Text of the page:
These 23 patients with moderate and severe SAHS showed improvements in objective sleepiness and symptoms after CPAP similar in scale to those documented in our report in patients with a wide range of severity of SAHS.7 In addition, self ratings using the Epworth scale showed a substantial reduction in subjective sleepiness with CPAP, similar in scale to that seen in uncontrolled studies of CPAP treatment.3 The changes in objective and subjective sleepiness observed are not only statistically but clinically significant, and are as large or larger than those in a placebo controlled study of stimulant therapy in narcolepsy which used similar measures of daytime function.13 Through randomisation of treatment order and the inclusion of a placebo limb, this trial offers controls for the effects of learning and the expectation of treatment benefit by patients. We believe that this further randomised controlled trial provides some of the evidence needed to rebut the conclusion of Wright et al 6 of lack of convincing evidence for the efficacy of CPAP.
The crossover study design employed allowed the scale of combined learning and placebo effects to be estimated by the differences between baseline and placebo scores (table 2), which demonstrate large and wide ranging improvements in both objective and subjective measurements. Despite test familiarisation at the baseline assessment, significant learning effects between the subsequent treatment assessments, evaluated as treatment × treatment order interactions, were also common. These observations accent the need, highlighted by Wright,6 for controlled studies of treatment intervention.
Both Wright et al 6 and an Australian systematic review14 questioned the use of an oral placebo in a previous study.7 This was selected, as in this trial, for scientific reasons, as sub-therapeutic (sham) CPAP might induce hypoxaemia15 and because the lesser force of reduced CPAP is perceptible, thus unblinding a crossover trial. Our oral placebo was represented to the patients as a treatment which might improve upper airway function, and 12 of 23 patients preferred placebo, suggesting that some believed its efficacy. Our previous study7 was also criticised for lack of a washout period6 but no measurements were made for 28 days after crossover of treatments, while the effects of CPAP last as little as 24 hours.16 The low severity of SAHS in our patients was also questioned14 and is addressed by this study which included only patients with moderate or severe SAHS.
The substantial improvement in subjective sleepiness reported with CPAP contrasted with a smaller magnitude of change in objective measurements of sleep onset latency. Small or non-significant increases in sleep onset latency following CPAP have also been observed previously by ourselves7 8 and others4 16 in patients with SAHS. The contrast between subjective and objective sleepiness outcomes highlights unresolved methodological difficulties in repeated measures of sleepiness. A proportion of this discrepancy may arise from the learning effect for mean sleep onset latency demonstrated in this trial, in which onset latencies shortened by an average of two minutes on second testing, independent of treatment type.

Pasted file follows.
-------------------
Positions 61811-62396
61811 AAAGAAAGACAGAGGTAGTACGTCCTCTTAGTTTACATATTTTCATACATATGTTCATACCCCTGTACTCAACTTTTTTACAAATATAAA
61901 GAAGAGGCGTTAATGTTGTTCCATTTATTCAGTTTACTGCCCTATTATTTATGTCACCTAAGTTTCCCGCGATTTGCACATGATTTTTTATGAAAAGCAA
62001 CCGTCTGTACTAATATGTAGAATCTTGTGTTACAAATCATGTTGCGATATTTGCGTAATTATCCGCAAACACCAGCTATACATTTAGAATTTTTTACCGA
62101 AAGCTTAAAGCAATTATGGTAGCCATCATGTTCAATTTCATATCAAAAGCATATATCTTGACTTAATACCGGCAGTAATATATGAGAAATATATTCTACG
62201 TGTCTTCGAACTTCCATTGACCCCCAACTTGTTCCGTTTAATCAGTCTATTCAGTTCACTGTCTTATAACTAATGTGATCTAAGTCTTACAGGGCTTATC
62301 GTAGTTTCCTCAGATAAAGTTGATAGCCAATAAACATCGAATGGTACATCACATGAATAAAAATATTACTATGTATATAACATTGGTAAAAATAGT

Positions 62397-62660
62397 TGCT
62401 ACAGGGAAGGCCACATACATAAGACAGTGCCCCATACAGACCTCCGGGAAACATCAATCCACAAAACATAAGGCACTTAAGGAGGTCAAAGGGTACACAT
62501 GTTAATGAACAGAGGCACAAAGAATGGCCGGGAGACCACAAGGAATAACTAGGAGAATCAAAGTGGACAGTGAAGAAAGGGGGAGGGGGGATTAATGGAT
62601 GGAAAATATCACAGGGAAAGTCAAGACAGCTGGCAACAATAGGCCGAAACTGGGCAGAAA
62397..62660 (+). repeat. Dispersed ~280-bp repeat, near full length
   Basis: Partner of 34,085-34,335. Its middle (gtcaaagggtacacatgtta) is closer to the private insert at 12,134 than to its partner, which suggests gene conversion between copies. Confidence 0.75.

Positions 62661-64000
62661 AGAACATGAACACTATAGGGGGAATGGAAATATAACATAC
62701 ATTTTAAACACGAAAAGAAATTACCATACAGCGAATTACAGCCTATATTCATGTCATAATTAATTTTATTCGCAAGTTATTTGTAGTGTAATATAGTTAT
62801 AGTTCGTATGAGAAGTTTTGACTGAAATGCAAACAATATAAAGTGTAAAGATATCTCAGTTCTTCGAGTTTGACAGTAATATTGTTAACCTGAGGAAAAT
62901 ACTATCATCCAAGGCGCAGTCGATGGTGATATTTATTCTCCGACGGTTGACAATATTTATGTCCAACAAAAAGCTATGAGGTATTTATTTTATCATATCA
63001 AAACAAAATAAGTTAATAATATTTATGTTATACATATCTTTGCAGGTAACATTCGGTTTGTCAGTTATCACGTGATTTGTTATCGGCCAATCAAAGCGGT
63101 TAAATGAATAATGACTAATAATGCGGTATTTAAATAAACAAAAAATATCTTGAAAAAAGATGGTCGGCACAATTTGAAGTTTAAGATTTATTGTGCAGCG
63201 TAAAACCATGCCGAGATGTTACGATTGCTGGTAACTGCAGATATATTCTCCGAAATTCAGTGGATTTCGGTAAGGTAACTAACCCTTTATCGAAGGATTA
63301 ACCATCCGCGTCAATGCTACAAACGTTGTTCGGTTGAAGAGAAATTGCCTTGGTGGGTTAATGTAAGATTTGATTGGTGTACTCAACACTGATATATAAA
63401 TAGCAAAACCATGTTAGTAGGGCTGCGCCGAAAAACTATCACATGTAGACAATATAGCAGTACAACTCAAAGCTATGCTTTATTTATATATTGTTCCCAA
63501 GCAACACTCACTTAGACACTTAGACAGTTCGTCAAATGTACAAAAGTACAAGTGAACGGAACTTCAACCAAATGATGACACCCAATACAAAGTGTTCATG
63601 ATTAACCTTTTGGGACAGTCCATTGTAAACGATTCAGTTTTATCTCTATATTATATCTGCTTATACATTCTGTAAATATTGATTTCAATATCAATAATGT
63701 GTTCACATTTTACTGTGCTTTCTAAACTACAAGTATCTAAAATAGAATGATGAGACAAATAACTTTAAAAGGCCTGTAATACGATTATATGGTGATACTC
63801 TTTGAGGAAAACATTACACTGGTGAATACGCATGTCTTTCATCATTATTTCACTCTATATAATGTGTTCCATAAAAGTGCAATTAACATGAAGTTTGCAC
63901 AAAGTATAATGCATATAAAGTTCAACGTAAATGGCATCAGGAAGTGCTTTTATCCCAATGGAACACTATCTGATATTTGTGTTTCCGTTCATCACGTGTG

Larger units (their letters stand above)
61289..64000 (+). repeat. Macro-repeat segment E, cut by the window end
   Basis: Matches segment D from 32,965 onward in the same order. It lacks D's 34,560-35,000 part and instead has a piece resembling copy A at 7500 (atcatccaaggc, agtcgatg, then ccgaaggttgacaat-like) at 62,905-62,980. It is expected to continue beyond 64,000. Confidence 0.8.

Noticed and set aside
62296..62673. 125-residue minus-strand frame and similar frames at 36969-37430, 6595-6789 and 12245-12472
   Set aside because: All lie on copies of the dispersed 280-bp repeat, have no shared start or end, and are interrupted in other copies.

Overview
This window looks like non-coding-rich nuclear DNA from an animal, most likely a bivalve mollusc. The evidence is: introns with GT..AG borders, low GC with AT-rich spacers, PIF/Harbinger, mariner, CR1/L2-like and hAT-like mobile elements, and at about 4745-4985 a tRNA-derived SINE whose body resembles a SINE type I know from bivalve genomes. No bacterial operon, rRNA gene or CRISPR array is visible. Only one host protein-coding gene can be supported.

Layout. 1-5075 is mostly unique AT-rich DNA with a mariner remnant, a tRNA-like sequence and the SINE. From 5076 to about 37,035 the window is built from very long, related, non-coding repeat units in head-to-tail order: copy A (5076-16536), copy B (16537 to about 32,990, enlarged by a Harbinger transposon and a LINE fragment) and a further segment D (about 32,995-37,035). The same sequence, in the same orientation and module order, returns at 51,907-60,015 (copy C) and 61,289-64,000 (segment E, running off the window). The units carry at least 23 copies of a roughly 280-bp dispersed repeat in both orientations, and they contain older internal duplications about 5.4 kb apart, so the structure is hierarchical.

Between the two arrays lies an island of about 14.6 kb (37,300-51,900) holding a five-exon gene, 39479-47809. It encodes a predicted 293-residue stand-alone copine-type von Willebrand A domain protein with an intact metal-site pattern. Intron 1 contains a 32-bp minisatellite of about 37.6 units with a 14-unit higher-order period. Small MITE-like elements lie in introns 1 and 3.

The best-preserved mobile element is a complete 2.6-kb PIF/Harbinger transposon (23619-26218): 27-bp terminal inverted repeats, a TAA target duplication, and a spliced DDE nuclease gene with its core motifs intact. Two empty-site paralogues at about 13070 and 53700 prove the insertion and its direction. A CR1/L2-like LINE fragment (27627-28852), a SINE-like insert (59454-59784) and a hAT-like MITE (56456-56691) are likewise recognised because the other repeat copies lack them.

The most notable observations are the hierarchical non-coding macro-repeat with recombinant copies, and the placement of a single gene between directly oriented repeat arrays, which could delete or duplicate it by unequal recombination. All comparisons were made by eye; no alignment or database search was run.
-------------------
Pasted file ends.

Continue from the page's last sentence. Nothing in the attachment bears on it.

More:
No enhancements to cognitive function or psychosocial well being were documented in the 23 patients. It is likely that the relatively small sample size and limited statistical power of this trial will have contributed to this result, particularly in cognitive variables which show high variability between treatments.
As in previous studies,7 8 10 16 covert monitoring revealed low objective CPAP use rates, despite proactive efforts to minimise side effects. Although disappointing, such low use rates are a feature of prospective “intention to treat” trials which do not exclude self-selecting “CPAP refusers”. Compliance with tablet and inhaler therapy in other chronic conditions is of the same order.17 18 CPAP is an obtrusive therapy and this probably contributes to relatively low use rates, and also to some patient’s preference for placebo tablets.
This study contained 18 outcome measurements, included because of lack of evidence indicating which domains of function improve after CPAP, but raising the possibility of type 1 statistical errors. Although this cannot be discounted, the number of significant differences observed between CPAP and placebo, their consistent direction showing better function with CPAP as hypothesised, and their cross-validation from previous studies in independent samples,7 8 strengthen the reliability of these findings.
This randomised controlled crossover study shows that patients with SAHS, with an AHI of ⩾15 per hour slept, benefit from CPAP treatment, and provides objective and controlled substantiation of patients’ reports of functional improvements with CPAP.19
H M Engleman is supported by a grant from the British Lung Foundation. The authors thank the nursing, technical and administrative staff of the Scottish National Sleep Laboratory for their contributions to this project, and Glaxo Ltd for their donation of placebo tablets.
Conflict of interest: N J Douglas is a medical advisor to ResMed Ltd.